In essence, building an AR should take some serious consideration. Educate yourselves on the various configurations (based on purpose and performance) and the products. Determine what is important to you. Build smart and within your budget. Remember, there are additional costs incurred after the build. Those costs can include magazines, ammo, cleaning supplies, storage cases, and training.
Link Posted: 12/14/2016 8:51:25 AM EST
I would like to add, when someone asks me to help them build a rifle they usually say, "I don't know anything about em but I want an AR15, so you just buy everything I need and tell me what I owe you".

My response is, " what is your budget and what is the intent of the rifle?".
Link Posted: 12/14/2016 9:06:39 AM EST
I've got to disagree with some of the original post.  My range one goes out to 600 yards.  I've got 5 AR's, 4 are 5.56 and one is 6.8 SPC.  It doesn't make sense for me to buy a 338 Lapua to shoot only 600 yards. 5.56 and 6.8 are completely capable of consistent hit from 400-600 yards.  And CHEAP to shoot, considering I reload.  All five of my rifles have match barrels.  I love reloading and shooting for groups.  The most I've spent on a barrel is $400.  Getting those .5-.75" five shot groups makes it totally worth it to me.  Yeah the barrel life will be a little shorter, but if I shoot one out, I'll just buy another one.  It's my money. I'm also a lefty, so I have a ton of ambi parts.  Again, completely worth it to me.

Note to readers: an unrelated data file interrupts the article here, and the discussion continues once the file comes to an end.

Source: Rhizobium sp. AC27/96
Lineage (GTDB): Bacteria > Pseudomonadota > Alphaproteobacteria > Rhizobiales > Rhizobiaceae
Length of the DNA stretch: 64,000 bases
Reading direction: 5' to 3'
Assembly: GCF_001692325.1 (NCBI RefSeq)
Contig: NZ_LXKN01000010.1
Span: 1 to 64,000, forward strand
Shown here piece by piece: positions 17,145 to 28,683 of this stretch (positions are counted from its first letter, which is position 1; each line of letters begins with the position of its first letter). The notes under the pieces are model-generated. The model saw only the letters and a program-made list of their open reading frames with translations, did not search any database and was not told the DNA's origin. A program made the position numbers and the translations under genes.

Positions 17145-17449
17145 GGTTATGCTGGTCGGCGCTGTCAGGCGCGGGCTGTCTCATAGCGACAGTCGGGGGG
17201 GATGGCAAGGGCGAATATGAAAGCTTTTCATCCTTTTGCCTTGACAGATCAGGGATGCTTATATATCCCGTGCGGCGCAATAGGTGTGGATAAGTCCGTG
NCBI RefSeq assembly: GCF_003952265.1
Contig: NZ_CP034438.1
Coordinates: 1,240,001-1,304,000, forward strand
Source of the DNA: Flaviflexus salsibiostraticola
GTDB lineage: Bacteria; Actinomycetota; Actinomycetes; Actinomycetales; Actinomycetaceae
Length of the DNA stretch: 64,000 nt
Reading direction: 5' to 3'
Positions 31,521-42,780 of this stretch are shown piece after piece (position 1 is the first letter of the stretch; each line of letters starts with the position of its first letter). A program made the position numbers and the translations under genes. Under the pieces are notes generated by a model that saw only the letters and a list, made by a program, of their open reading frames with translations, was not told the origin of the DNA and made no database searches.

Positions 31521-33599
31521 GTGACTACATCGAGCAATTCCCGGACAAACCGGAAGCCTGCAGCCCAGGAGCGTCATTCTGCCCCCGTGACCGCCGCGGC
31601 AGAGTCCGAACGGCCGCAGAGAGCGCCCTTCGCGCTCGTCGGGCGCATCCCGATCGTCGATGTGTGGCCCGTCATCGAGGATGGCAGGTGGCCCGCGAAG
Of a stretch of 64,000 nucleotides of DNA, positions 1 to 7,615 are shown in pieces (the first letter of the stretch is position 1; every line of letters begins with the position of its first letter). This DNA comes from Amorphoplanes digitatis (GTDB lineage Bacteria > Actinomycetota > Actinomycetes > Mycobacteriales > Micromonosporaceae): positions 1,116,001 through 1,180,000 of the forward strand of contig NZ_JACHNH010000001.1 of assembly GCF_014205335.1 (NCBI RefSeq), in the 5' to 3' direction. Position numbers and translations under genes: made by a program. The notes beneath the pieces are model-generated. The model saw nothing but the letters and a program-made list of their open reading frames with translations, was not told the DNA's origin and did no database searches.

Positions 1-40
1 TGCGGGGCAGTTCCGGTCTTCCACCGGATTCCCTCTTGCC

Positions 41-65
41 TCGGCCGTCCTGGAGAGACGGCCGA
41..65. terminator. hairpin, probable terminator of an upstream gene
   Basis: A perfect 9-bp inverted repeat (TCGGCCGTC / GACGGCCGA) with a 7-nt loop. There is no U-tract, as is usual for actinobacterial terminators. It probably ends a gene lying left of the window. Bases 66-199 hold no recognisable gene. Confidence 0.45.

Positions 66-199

Link Posted: 12/14/2016 9:13:14 AM EST
Forgot to comment on the cleaning aspect.  Since 4 of 5 of my rifles are precision rigs with magnified optics, I do not clean after every range trip.  If I scrubbed the barrel after every time I shot 20-40 rounds, I would never get anywhere.  I probably give the barrel a good cleaning every 400-500 rounds.  I'll usually break the bcg down and get it fairly clean too, but not always.  The rest of the gun pretty much stays as is.  
Link Posted: 12/14/2016 9:29:33 AM EST
[Last Edit: 12/14/2016 9:36:23 AM EST by O3scgt]
I dont personally care what someone spends their money on.At the same time I try and tell people who buy a $60 bcg and $100 barrel that they should spend more on those instead of the $280 rail they slapped on. A lot of it is just looking cool at this point
Link Posted: 12/14/2016 9:38:59 AM EST
Discussion ForumsJump to Quoted PostQuote History
Originally Posted By jrs93accord:
I am going to add my .02 worth.